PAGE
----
4. May 3, 2005 #3

    SpaceTiger

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    Turbo's answers are good, but let me add a few things...

    Pretty much everything you said above is true, even the last statement, which you probably thought was contradictory. :wink:

    Fact is, much of the stuff that sits between galaxies was actually inside one of the galaxies at some point in the past, but got ejected for one reason or another. However, all of it (except for some of the gas, which is left over from the big bang) was originally formed in the galaxies.

    For gas between galaxies, there are only a few atoms atom in a cube that's a foot on each side. We've never observed any planets outside of the galaxy (and probably won't for a very long time), but they are almost certainly there, having been ejected from various solar systems in the galaxies. The same would be true of black holes. As for stars, we have seen a few between galaxies, most notably in the form of planetary nebulae. I worked on a project to look for planetary nebulae (the result when a star dies) in between galaxies in the Leo cluster. We didn't find any, but there have been some found in Virgo and Fornax.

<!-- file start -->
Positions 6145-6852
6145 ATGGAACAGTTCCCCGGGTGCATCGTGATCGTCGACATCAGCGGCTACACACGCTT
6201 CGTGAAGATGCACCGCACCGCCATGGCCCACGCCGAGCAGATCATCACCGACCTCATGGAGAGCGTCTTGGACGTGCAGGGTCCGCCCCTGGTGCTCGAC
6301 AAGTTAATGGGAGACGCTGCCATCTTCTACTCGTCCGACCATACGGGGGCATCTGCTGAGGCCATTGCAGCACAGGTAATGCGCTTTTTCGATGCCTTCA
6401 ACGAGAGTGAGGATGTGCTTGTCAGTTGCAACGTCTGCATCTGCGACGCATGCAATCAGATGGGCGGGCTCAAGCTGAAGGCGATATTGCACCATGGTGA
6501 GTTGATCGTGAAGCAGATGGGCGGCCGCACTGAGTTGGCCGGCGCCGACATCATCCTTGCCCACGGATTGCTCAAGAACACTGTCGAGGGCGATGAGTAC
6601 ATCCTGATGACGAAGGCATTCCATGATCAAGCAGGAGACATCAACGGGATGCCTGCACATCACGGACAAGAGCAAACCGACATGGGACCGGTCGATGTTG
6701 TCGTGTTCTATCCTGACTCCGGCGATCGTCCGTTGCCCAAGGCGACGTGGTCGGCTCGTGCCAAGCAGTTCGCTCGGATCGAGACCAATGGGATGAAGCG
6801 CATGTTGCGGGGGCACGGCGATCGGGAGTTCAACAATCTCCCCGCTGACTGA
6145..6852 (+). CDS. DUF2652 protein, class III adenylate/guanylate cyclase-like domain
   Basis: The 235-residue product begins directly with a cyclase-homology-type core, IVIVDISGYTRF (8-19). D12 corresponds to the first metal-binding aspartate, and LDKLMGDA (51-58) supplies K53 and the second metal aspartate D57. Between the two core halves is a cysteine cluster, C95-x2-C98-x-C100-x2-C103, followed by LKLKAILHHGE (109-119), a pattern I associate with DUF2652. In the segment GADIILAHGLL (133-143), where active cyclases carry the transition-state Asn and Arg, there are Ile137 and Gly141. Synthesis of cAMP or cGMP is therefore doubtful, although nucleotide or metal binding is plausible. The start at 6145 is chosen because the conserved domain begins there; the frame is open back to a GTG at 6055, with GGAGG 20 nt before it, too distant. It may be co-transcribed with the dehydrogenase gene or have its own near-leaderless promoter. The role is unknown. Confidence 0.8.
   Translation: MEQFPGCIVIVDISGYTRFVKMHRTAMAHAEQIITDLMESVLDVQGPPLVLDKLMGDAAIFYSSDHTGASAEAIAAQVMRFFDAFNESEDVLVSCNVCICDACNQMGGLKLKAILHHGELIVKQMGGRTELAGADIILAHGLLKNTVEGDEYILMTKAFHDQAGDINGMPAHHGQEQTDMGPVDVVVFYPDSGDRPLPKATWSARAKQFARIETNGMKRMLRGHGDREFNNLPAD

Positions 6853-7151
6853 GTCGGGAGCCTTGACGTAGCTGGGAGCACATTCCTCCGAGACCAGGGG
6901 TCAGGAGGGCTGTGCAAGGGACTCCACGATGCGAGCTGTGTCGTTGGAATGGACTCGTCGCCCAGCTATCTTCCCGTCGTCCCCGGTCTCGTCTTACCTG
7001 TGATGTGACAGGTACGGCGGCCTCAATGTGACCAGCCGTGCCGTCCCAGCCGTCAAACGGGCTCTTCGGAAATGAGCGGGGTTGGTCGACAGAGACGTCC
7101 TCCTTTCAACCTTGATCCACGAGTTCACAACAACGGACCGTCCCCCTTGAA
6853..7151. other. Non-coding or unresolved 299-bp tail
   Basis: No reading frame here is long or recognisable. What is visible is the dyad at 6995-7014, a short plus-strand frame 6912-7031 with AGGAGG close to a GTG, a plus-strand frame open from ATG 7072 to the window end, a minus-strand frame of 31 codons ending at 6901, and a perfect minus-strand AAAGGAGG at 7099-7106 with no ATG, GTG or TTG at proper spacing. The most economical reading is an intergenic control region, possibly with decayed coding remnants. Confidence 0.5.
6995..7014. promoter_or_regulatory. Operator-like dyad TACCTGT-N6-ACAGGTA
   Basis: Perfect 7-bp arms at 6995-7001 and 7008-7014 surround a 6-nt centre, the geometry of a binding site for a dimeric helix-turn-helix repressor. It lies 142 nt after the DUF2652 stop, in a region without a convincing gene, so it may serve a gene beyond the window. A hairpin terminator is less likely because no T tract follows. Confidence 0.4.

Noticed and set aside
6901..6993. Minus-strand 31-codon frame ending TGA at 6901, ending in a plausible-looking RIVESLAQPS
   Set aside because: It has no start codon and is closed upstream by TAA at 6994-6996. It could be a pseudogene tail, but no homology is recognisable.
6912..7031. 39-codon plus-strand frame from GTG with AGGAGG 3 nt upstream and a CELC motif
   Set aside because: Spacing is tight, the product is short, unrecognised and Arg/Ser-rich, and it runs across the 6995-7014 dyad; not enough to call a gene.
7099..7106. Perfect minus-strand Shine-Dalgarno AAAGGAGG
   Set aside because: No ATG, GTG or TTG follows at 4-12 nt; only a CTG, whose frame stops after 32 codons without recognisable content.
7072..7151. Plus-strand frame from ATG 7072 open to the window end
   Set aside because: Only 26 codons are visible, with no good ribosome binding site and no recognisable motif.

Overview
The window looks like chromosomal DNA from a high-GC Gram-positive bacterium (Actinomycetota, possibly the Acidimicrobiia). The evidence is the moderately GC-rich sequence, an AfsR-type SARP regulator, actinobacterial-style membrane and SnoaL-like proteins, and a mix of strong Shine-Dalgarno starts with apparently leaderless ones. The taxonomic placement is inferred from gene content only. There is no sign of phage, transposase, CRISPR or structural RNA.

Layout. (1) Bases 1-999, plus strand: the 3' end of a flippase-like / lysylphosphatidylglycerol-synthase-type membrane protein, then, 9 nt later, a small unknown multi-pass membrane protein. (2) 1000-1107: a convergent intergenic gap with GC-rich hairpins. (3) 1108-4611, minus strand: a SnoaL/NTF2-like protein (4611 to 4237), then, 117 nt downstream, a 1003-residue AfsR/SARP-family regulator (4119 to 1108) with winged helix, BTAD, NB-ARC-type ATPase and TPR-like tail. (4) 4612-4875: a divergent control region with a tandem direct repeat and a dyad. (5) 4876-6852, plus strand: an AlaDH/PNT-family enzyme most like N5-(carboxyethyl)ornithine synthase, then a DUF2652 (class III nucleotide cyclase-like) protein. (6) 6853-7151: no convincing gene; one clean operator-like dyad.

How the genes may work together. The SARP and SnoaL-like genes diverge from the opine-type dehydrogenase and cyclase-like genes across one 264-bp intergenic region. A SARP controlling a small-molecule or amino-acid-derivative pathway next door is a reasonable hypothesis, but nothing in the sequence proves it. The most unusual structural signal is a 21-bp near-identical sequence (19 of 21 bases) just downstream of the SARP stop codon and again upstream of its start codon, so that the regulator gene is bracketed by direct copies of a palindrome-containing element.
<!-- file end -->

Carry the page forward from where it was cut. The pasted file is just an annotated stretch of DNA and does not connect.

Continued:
A black hole with nothing else around it would be quite a sight to see. Why? Because when light passes through a strong gravitational field, it tends to bend. As a result, we can actually use massive objects as a sort of lens for light. We can simulate what it would be like to have something like a black hole sitting in front of us, say, when we're looking at a building. Here's an example:

    http://cfa-www.harvard.edu/castles/logo.jpg

    I'm not sure of the exact mass distribution that was used in that picture, but for a black hole, there would be a region in the center from which we couldn't see any light coming through. This is the "event horizon".

    In practice, though, most black holes are surrounded by "accretion disks" (matter falling into them), so the picture would not be so simple. In fact, you wouldn't want to get anywhere near it because the accretion disk would emitting very strongly in the X-rays.


    Turbo answered this pretty well. Pretty much all of the stars you see in the sky should still be around, even taking into account the delay in light. Light delays across the galaxy are on order of thousands of years, while even the shortest-lived star lives for millions.


    Space is very empty, so it's rare that other stars or planets get in the way. Traditionally, however, we do have a lot of problems with dust. In fact, from the ground, only our radio telescopes can see through all the dust that sits between us and the galactic center.